New Deer Hunting Restrictions for Iowa Aimed at Culling Diseased Whitetails
Bob McNally 07.10.17
Hunters will not be allowed to collect as many whitetail deer this year from Iowa, as the state will be reducing deer tags to maintain a healthy deer herd and battle big game animal diseases, including chronic wasting disease (CWD) that has the potential to be deadly to humans.
Deer tags for antlerless animals will not be reduced, however. In fact, deer tag quotas will increase in some counties, while decreasing in others as the state strives to best manage its whitetail herd.
CWD is a neurological condition in deer that can take years to become evident. It attacks the brains of infected animals and causes a range of abnormal symptoms. There is no known cure for CWD, which has been recorded in over 20 states and two Canadian provinces.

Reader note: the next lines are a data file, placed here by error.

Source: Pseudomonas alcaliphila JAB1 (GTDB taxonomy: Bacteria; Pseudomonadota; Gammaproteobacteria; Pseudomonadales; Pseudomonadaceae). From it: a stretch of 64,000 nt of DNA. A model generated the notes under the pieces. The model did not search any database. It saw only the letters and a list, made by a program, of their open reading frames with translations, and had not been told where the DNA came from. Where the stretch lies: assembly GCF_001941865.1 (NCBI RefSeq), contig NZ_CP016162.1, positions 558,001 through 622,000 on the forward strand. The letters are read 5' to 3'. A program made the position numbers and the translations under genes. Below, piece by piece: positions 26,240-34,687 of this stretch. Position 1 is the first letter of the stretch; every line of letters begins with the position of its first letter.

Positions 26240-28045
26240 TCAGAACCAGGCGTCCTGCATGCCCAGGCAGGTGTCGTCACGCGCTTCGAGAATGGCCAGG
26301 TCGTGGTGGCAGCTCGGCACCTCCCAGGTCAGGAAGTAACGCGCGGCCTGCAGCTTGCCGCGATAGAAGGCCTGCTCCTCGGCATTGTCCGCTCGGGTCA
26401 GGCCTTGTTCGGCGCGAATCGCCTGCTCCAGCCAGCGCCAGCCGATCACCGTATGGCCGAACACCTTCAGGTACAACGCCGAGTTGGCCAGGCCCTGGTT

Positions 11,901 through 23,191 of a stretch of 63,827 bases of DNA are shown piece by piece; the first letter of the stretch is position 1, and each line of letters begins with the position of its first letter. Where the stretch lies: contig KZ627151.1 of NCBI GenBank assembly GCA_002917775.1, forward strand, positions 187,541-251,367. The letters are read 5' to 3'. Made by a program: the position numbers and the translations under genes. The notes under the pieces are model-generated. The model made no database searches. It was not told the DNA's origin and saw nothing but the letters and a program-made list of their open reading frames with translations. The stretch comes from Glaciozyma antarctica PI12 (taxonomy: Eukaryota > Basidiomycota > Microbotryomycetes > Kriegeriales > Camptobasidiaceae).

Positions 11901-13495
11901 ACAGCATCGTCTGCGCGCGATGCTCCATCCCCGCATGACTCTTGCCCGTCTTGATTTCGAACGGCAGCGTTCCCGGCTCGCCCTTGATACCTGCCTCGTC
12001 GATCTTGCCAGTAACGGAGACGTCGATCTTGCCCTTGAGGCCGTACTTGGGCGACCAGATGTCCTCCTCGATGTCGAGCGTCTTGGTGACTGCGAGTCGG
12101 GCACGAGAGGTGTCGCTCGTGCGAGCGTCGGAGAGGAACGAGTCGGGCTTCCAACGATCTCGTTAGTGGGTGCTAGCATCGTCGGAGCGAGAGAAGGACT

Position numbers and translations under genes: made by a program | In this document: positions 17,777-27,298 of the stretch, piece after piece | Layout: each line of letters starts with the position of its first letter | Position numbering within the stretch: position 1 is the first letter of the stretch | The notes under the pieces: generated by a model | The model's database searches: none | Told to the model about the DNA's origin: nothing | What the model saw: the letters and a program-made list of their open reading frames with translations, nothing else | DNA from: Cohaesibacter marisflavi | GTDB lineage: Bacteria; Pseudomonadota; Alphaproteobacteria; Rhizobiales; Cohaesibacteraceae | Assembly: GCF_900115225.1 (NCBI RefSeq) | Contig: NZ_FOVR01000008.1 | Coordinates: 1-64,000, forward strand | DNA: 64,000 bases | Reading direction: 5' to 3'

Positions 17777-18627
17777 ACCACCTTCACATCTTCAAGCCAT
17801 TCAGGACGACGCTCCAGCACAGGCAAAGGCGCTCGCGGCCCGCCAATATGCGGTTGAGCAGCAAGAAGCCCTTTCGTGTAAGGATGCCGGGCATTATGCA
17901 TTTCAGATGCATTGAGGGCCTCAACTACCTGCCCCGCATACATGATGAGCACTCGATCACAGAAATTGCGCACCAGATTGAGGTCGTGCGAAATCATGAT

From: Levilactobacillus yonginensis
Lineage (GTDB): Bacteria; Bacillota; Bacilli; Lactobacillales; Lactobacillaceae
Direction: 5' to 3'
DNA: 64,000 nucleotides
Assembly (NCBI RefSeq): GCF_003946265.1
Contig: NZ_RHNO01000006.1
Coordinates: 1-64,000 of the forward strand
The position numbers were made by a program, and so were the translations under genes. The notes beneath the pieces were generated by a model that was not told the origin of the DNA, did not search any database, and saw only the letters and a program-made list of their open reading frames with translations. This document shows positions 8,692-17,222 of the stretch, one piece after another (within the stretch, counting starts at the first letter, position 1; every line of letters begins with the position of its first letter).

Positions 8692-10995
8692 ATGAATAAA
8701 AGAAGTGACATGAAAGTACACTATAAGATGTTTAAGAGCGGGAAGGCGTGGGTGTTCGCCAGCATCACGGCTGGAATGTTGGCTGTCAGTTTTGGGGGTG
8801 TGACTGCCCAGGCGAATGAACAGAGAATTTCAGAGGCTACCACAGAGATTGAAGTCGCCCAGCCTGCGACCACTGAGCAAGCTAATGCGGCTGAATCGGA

During the 2016 whitetail season Iowa sportsmen tagged just over 100,000 deer, a number consistent with Iowa’s stable and improving big game population. Only a dozen deer last year showed signs of CWD, and all came from the northeast part of the state. Iowa will increase deer tags in that part of the state, but overall will reduce state antlerless deer tags from 74,500 to 72,100 for the season that begins in September and runs into 2018.
A deer tag surplus of 10,000 were not claimed last year, and authorities expect a similar surplus this year for tags. Yet in some counties all tags traditionally sell out.
Another new wrinkle in this year’s Iowa deer season is rifles will be allowed that fire straight-walled cartridges, such as the traditional .357 round, made chiefly for handguns.